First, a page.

I waited patiently upon the LORD; *
he stooped to me and heard my cry.
He lifted me out of the desolate pit, out of the mire and clay; *
he set my feet upon a high cliff and made my footing sure.
He put a new song in my mouth,
a song of praise to our God; *
many shall see, and stand in awe,
and put their trust in the LORD. – Psalm 40
I hope that you are well in the midst of the unmaking of the world as we have known it.
A little phrase that I recall from a man whom I came to deeply respect and love in the Mississippi Delta came up one day when we were visiting about all of the vicissitudes encountered as we live our lives, as we love our families, as we sometimes do work that is difficult and unrewarding, as we are visited with challenge, struggle and brokenness; it comes to mind on this lovely summer afternoon – “You know Alston . . . you know . . . I have never met the person who is living the life that they thought they would live.” He looked at me smiling through his own tears; his face shrouded in a wisdom that is only born of hope that walks through suffering. His message was essentially, “Although we cannot often choose our struggles, God has chosen for us our hopefulness.” If you are feeling displaced, anxious, confused, and fatigued – remember you are not alone – either on earth, or within the eyes of heaven. Remember that everyone you meet in these days is living through the deeper confirmation of my friend’s wisdom – in some ways, during these days, we may all be feeling a bit like strangers in the world.
A few weeks ago many watched the death of George Floyd on the streets of an American city; a tragedy by any measure, and something that rightfully should cause us as Christians and citizens to look deeply into our lives for a way forward that might keep something like this from occurring again. The summary of my feelings about this tragedy, and the myriad circumstances that lead to it, leave me with the simple and profound sense that God would show us a better way; the Christian Gospel, its message, is that in God’s eyes we are greater than our sinfulness, and the broken places that divide us; both individually and collectively.
In light of George Floyd’s death, as well as the others which have preceded it, every Christian is invited to have a conversation with God about those places in our lives where we would judge another human being before considering how that person is cherished in God’s own eyes. In the days ahead each of us might ask God to show us how we might both grieve what we have been in “thought, word, and deed” as participants in racial divisiveness; “those things done and left undone” that tell the truth of our own prejudices. We might admit that racial assumptions are sometimes a place of struggle in our lives, and we might ask God to help us and forgive us. There is a way forward, and there is Gospel medicine that will heal the damage – the damage such prejudice has done to others’ lives, as well as the damage it has done within our own hearts. There are steps that each of us can take to move forward, learning from Jesus in Matthew Chapter 7, “So whatever you wish that men would do to you, do so to them; for this is the law and the prophets.”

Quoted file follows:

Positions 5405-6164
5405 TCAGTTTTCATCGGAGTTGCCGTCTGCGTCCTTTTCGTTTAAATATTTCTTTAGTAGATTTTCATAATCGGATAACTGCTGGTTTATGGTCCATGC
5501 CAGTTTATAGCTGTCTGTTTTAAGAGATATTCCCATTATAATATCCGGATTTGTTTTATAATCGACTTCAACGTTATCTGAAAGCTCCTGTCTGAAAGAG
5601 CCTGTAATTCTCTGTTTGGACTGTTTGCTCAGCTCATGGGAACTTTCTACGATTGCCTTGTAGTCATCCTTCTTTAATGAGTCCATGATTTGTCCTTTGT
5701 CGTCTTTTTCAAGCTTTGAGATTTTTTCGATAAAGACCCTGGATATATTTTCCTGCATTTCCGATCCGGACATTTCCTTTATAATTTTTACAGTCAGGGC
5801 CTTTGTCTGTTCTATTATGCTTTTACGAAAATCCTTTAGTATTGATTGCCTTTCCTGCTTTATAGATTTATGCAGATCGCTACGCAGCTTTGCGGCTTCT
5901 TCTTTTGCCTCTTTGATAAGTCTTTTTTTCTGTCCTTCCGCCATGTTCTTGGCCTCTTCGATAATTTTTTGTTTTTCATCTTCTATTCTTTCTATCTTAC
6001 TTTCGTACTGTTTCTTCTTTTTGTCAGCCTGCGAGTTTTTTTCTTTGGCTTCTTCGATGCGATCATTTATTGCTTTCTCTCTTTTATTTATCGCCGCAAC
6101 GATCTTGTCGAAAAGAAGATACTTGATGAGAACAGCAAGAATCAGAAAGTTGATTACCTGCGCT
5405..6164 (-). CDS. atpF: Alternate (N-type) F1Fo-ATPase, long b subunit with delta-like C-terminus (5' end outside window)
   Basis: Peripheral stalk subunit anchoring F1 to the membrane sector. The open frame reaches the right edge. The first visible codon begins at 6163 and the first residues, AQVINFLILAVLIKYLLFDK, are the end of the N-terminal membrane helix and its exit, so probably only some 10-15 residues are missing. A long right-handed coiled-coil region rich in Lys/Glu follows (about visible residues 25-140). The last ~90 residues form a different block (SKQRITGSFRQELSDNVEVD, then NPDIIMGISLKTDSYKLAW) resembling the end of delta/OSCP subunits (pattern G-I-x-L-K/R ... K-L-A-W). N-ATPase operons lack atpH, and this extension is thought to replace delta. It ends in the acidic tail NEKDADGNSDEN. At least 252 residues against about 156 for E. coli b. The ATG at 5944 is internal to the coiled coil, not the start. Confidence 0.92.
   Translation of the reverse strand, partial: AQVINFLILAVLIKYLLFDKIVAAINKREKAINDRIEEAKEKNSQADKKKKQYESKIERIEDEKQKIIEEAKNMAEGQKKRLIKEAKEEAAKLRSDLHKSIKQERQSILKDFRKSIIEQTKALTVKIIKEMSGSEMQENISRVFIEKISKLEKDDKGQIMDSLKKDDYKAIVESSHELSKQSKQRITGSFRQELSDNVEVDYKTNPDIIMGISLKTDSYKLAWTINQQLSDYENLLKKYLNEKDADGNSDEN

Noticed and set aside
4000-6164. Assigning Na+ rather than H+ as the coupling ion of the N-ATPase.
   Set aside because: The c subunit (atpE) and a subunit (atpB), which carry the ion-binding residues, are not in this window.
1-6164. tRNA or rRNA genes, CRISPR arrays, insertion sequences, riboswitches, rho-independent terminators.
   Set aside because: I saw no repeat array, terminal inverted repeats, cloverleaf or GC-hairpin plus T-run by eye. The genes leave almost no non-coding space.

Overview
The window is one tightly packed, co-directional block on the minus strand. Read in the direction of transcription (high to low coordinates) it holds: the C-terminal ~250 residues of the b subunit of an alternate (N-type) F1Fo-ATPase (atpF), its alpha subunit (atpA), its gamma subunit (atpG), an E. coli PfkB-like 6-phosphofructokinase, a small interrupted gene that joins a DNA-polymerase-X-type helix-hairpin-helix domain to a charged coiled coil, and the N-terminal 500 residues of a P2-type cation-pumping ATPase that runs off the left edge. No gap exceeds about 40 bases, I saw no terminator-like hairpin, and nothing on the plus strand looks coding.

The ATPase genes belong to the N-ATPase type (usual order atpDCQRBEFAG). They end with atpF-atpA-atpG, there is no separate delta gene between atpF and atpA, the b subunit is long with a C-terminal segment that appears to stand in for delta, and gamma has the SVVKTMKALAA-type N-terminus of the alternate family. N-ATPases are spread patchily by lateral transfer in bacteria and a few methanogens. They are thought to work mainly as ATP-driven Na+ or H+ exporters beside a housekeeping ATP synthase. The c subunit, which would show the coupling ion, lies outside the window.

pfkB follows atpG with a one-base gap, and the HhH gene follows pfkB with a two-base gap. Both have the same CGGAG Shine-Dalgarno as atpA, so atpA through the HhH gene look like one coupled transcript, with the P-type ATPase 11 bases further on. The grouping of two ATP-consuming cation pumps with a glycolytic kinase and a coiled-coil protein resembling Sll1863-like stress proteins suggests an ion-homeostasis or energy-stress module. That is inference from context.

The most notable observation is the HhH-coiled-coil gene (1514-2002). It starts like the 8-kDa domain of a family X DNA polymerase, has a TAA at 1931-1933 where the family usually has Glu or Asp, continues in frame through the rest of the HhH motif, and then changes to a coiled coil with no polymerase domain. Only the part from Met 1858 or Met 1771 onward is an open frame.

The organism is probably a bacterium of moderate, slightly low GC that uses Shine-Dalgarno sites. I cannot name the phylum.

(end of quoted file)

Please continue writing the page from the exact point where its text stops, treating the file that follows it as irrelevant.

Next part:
The virus and the quarantine have taken so much from so many, and there continues to be concern for the future we all share. During our evening Compline services we have been praying for the doctors, nurses, staff, and hospital administrators who have been thrown into a situation that previously only existed in the imaginations of a few. We pray that God might be with them, as they must make decisions and walk with the sick through great difficulty. Many have died without the presence of their friends and family, and we have prayed that they may not die without the presence of our loving friend and savior. We are the people who gather at the tomb on Easter morning and share a message, a truth, that when Jesus Christ is near, the tombs of this world actually become doorways into another place in time and space. God bestows the most complete healing upon our bodies and souls when they leave things temporal and are embraced by that which is eternal – namely, His love for us. We are asking that God would do unto them what we pray God will do unto us in our own death.
Although much of the world is being unmade before our very eyes, it has always been so through the ages of mankind. We turn to the Bible, to our prayers, to one another and our neighbors, with the assurance that we are not forsaken; rather, we might draw strength from the knowledge that those who call upon the Lord are not alone. Those who call upon the Lord are gathered with the cloud of witnesses who have called out in their own days and times of the world’s unmaking. And like us, none of them, none of them barring the One, spent their days living the lives that they thought they would live; all of them were given days in which to call upon the Lord for help.
My hope and prayer for you and yours, and for our country, is that we might find the humility to call in such a way now so that our “footing may be sure, and He may put a new song in our mouths.”
Many Blessings and Godspeed,
Dean – St Marks